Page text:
I can see why White Crack is such a desirable site. It is at the end a cherry-stem road giving you privacy. It is right on the rim overlooking The Maze. And you can pitch your tent in the dirt or sleep on the slick rock. But the views were really what set this site apart. With the short daily milage we really had time to spend in camp. So many trips I have made where you arrive in camp at dusk, set up for the night, and break camp in the early morning. We explored the rim, tried to imagine navigating The Maze, watched the storms move through, shared food and drink, and stories. Then slept through a wind rain, and hail storm. My new tent performed well, all was dry and warm in the tent.
Day 3 skies had cleared up. We had a great ride, 30 miles, with the most varied terrain of the trip. For some of my companions 3 consecutive days of riding for hours in the saddle was new. But they were rising to the challenge. The trail starts to head north at this point as we were now paralleling the Green River. We rode slick rock, sandy washes, climbed steep switch backs cut into sheer cliff faces, and rode through a section that we were nearly “tubed” in rock. After a huge investment of hike-a-bike we saw our campsite far below us, at least it was downhill to camp!
Our final campsite, Hardscrabble, was right on the Green River. The sandy site was perfect for perfect tent pitches. We were surrounded by canyon walls making for dramatic sun and moon sets and rises. It was our coldest night of the trip. There was a real mix of emotions before taking off on our final day. We had a big climb ahead of us, a sandy wash to ride through, we had 30+ miles to cover, and then we had the next part of our adventures to fulfill, we would scatter from Moab parting ways. We had this!
The dry sandy wash was a reminder if you were caught down here in a flood things would get serious fast. Riding through with plus sized tires was no problem. Then we came to the park boundary, no more rules, but still the same need for the rules. We passed the Green River boat launch, then we had the Mineral Bottom Trail switchbacks to climb. The best stats I have for this: 1.5 miles, 855′ of climbing, avg grade 9.6%, max grade 19.5%. Not bad if you enjoy climbing.
Riding out Horse Thief Trail was one of those infinite desert roads. I had jammed ahead and was tempted by the occasional side road. Was this a short-cut back the the Park visitor center? There are no short-cuts. I tried scanning the route possibilities with my Garmin maps and eventually found a cut-off that had to be more interesting than the paved road ahead. It may be easier to stay on the well graded dirt road and paved shoulder going into the Park but this should be worth it. This route had definitely seen less traffic but eventually brought me into the back of Cowboy Campground.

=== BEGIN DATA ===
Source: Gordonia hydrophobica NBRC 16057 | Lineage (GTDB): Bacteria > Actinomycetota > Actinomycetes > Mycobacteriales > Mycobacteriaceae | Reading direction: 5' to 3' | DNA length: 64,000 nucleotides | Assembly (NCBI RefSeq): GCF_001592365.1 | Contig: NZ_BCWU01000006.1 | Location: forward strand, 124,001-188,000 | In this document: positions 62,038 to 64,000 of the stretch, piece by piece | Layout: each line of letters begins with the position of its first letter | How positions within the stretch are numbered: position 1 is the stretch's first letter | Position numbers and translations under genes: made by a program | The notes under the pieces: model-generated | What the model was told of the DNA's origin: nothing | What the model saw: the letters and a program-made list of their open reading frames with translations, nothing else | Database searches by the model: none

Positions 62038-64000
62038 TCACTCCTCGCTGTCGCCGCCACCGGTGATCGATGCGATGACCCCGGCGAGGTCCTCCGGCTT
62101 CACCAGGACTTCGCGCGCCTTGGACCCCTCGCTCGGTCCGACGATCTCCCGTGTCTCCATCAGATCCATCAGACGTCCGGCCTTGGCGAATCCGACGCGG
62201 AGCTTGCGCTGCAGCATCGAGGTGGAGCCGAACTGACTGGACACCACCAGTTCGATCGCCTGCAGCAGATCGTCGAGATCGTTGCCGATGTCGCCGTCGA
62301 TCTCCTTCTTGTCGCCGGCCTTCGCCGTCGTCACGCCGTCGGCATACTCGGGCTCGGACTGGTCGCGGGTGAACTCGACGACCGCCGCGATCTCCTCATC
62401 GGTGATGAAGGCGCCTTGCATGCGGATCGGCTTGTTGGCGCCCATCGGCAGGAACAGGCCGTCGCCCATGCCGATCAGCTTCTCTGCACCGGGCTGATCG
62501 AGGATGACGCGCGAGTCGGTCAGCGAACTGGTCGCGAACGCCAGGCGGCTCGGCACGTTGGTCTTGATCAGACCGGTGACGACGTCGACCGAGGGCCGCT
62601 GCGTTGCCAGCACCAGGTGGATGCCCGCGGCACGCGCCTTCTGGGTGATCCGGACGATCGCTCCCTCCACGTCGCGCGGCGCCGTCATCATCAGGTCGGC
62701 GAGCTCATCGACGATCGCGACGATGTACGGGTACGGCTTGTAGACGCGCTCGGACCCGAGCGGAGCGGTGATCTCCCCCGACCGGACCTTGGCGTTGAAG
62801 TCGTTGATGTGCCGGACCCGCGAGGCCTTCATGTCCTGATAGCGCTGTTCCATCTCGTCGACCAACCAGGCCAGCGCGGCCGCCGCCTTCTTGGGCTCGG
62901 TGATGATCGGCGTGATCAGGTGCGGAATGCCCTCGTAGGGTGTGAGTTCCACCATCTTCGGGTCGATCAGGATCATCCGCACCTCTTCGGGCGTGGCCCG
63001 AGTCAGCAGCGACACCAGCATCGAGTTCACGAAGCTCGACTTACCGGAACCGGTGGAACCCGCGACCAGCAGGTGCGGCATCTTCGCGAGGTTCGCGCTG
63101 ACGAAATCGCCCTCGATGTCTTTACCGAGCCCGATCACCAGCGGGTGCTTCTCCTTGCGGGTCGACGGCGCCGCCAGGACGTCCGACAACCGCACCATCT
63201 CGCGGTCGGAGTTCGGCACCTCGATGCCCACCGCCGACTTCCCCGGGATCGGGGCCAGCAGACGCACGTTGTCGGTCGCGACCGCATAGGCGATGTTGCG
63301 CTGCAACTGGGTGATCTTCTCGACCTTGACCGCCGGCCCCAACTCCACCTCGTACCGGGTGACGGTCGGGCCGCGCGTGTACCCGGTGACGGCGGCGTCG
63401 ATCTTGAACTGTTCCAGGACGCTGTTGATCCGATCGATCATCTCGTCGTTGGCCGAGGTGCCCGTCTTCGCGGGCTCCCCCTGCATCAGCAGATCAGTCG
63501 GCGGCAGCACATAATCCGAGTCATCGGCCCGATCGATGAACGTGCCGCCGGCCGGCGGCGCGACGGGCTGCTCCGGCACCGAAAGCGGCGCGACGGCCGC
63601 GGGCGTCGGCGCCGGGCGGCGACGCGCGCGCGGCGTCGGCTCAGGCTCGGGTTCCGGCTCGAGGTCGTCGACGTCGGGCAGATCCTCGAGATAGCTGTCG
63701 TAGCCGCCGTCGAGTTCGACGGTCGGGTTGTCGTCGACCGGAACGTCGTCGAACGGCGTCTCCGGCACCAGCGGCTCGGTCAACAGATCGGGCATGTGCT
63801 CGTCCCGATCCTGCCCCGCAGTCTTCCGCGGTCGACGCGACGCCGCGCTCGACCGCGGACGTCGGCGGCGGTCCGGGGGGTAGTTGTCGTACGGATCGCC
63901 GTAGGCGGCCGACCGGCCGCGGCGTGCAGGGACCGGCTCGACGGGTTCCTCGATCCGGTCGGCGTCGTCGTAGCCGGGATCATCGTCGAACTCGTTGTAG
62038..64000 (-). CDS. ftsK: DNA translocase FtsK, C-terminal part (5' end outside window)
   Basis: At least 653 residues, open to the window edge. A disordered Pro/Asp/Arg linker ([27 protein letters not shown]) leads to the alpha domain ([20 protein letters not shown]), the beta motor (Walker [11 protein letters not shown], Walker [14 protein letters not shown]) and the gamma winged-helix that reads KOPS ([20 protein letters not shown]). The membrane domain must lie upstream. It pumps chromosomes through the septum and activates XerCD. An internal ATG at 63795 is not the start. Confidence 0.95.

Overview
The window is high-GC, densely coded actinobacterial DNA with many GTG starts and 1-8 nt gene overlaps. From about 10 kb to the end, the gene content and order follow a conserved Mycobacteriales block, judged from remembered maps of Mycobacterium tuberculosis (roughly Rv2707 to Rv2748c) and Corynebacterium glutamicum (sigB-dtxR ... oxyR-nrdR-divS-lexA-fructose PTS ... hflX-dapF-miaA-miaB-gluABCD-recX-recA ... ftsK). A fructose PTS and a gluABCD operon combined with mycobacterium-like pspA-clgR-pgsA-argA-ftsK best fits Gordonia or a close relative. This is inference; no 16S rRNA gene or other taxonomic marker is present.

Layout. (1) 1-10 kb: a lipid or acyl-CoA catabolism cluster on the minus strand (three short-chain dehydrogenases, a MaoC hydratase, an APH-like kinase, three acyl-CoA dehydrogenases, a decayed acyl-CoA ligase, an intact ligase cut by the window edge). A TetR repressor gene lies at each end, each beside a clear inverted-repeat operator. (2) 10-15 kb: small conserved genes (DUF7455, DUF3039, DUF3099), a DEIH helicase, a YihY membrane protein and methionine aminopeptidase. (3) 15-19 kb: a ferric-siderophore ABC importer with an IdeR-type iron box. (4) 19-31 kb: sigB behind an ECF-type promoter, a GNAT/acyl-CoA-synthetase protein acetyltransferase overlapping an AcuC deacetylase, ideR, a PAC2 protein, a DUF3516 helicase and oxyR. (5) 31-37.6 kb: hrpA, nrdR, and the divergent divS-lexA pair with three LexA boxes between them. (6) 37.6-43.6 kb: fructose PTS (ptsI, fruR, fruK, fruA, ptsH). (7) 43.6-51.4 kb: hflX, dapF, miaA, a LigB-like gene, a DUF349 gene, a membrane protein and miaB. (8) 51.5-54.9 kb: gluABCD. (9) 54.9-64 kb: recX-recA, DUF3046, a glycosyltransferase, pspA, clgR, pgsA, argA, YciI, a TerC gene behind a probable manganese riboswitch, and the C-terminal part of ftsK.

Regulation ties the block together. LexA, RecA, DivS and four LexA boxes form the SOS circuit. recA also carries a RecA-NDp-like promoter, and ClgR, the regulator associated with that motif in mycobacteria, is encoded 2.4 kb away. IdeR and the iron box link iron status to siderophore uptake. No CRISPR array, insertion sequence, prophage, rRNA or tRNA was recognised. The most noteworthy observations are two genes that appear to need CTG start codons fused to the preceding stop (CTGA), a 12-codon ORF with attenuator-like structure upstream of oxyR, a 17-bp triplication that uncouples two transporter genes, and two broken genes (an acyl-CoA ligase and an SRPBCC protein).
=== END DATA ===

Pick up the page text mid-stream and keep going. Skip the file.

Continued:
It was a few miles of paved road into the park. I had a smug grin on my face as watched cars of tourists wiz past. What a great trip! All that we saw, all that resisted our tires and bodies from going forward. The relief of getting to camp, to be off the bike, the discovery of how far you can travel in an hour, and hour after hour. I decided I would spend some money in the visitors center, buy some books on the area and make a donation to the Park. How else could I show my appreciation to our National Parks System?
We regrouped at the Food Truck Food Court in Moab. I wanted to try something from every truck. But I could only try 3. Good times! David Wilson, of Nuclear Sunrise Stitchworks joined us. He was getting home from riding with Neil Beltchenko of Bikepacking.com. He had great beta on food, drink, and trails for our next visit to Moab. After dinner I got to visit the NukeSunrise headquarters to see where it all happens. Fabric, straps, and buckles pass through a few industrial machines to become bags to carry all we need for these trips. The stockpile contains bags ready to go, custom bags- made to order for your next adventure, future projects, and one-offs that may or may not get featured on the website. Seeing how a bag gets made inspires ideas for future custom bags and gives me an appreciation for the value of the product.
The next day I left Willow Springs before the sun came up. I had plans to ride in Ely before returning to Reno. I would miss Kyle Horvath as he was in Carson City while I was in Ely. I planned on riding out of Sacramento Pass to get a feel for bikepacking routes in the area. I was just north of Great Basin National Park. While I covered 20+ miles my ride was fenced in by snow drifts. But my mission was accomplished. Routes to follow.
I drove through Ely with a provisioning stop at Rolberto’s. It will always be a stop. I was headed for Illipah Reservoir. It was a total, “I wonder what is here, let’s go look!” mission. Looking at maps for roads and routes off this signed exit looked promising. Rolling into the free campground at dusk, my first impression was, this place needs a little TLC.
The wind was howling. A late winter/early spring storm was upon us. The campground sites have a windbreak around each picnic table. I set up my bivy sac in the windbreak and went to sleep. I woke in the middle of the night to rain/snow mix. I figured riding wasn’t going to be very good so I packed up and hit the road. It was snowing across the state to Fallon. The highway was even getting plowed in some areas. What an end to a great trip!